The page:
Dili, the capital of Timor-Leste, is an artificial place, but in a different way. The city (and much of the country) was destroyed after the rampage of pro-Indonesian militias following the 1999 independence referendum. Post-independence civil strife in the middle of the 'naughties didn't help. Today there are only a few remaining scars of that time - a few scorched buildings - and it is a fairly bustling place of a few hundred thousand inhabitants.
What exists today would not exist without the huge influx and efforts of UN peace keeping forces, NGO's and aid agencies of every stripe and nationality. Development is everywhere. There is not a school or public building without a flag or plaque commemorating the foreign entity that paid for it. Some of it was direct aid like the central post office - paid for by South Korea. More recently large commercial investment has appeared. The first shopping mall and cinema (just opened late 2012) was built by Singapore developers.
I'm sure there was a great deal of planning on the part of those responsible for the rebuilding, and I don't suggest that in a country devastated by violence it was not needed, noble, humanitarian, right, and helpful to the people and government of Timor-Leste to have done this. But it is certain that what exists here today would not have sprouted in the same form from local, organic development.
Cultural expression was virtually eliminated during the independence struggle, and is now limited to a few places where traditional woven cloth (tais), baskets and carvings are sold. Notable among them is the Alola Foundation created to raise awareness of sexual violence against women and girls as a result of the militia rampages of 1999 www.alolafoundation.org . A new "Timorese Resistance Archive and Museum" (paid for by Portugal and Macau) relates the long struggle for independence.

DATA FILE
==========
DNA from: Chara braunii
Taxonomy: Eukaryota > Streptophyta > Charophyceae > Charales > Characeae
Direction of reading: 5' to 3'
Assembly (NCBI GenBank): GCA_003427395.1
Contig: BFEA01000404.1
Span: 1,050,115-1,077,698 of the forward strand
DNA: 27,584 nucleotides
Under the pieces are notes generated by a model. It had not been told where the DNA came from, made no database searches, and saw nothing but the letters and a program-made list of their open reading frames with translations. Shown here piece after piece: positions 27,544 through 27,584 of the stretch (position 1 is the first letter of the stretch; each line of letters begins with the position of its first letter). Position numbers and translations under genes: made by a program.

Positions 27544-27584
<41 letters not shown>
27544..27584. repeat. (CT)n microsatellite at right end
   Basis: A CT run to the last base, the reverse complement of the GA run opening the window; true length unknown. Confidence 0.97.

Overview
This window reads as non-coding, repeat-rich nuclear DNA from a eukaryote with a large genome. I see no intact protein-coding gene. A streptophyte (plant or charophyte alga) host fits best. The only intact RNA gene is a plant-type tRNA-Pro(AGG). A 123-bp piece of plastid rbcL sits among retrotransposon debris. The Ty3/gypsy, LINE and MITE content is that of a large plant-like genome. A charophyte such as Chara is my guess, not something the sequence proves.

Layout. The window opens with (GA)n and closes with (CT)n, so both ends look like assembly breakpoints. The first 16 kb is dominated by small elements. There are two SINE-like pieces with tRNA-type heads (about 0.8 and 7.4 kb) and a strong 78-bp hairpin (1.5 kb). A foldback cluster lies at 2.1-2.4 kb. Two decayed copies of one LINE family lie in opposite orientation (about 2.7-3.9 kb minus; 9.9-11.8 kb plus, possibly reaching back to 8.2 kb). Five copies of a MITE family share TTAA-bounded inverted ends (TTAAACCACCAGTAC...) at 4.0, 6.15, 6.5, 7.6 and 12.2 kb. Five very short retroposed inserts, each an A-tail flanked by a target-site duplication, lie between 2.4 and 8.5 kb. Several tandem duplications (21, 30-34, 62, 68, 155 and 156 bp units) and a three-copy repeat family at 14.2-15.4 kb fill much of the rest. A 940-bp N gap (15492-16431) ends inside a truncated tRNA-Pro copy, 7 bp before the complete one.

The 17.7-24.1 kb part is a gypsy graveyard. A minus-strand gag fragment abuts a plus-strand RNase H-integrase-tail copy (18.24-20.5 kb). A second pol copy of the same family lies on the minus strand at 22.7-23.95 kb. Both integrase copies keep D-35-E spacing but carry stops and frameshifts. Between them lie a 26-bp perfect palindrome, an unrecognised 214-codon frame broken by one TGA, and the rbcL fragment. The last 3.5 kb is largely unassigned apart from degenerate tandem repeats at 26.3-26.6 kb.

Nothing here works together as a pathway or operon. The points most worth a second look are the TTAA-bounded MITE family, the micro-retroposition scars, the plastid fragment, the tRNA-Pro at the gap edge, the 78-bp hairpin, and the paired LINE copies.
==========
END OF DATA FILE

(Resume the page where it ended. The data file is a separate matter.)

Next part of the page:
The consequences of this development are a little strange, though not immediately apparent in a quick visit. For the most part, tourists are rare, and what exists in Dili exists to support the international workforce. Supply of services is highly skewed toward them and their expense accounts.
When UN workers first arrived, there was no place for them to stay, and they were lodged on ships moored just offshore. Building "tourist infrastructure" is one of the areas where aid was and is applied. And though priced at international rates, it is not of high standard. In the poorest country in one of the poorest regions of the world, my room cost a whopping $850 per month (a slightly larger room with a chair, sofa and table was $400 more). Similar lodging on the Indonesian side of the island costs less than 1/3 of that. The main difference being the lack of a large foreign aid workforce.
The UN left in December of 2012. I wasn't there before they pulled out, so I can't say how different it is today. I don't know if they were humming with business when the UN was in DIli, but all of the beach side tourist restaurants were running at idle during my stat. Granted, February and March are not the peak season, but there were very few customers.
From the viewpoint of someone assigned there, even for just a brief period as I was, it was very nice to find the Chinese-owned grocery store shelves filled with imported goods - mostly from Portugal (great sardines and olives). There was a large selection of imported wines. And I did find Skippy peanut butter, both Smooth and Crunchy.
One of the things I pictured in my mind before arriving here was wonderful grilled seafood. And there was a lot of fresh fish being pulled out of the sea and for sale along the beachfront road. But it was never on ice, often in the sun, and as the day wore on, the smell of spoiling fish filled the air. I never had a really good piece of fish in Dili, and I think most of what I got was a frozen import. You could even get five varieties of imported Portuguese dried bacalau in one of the markets.
For a short jaunt from town on a weekend I could often be found riding my motorbike 10km east along the beach to "the Jesus statue" - a 27m tall copy of the one in Rio – and back. Stopping for lunch in one of the beach bodegas usually meant a pretty long wait if I ordered anything more exotic than nasi goreng (fried rice). The cook didn't keep much food on hand - it would likely go to waste for a lack of customers. She had to send out to buy anything I ordered. The chicken was a good bet to be fresh since it came back from the market still clucking.
About 70% of the population of Timor-Leste lives on less than $2.50 per day. Coincidentally, an ice cream cone at the new mall costs $2.50. The lunch special at The One More Bar is $5.00. Most lunches out cost $8-10, though the $6.50 buffet at the City Cafe was the best deal.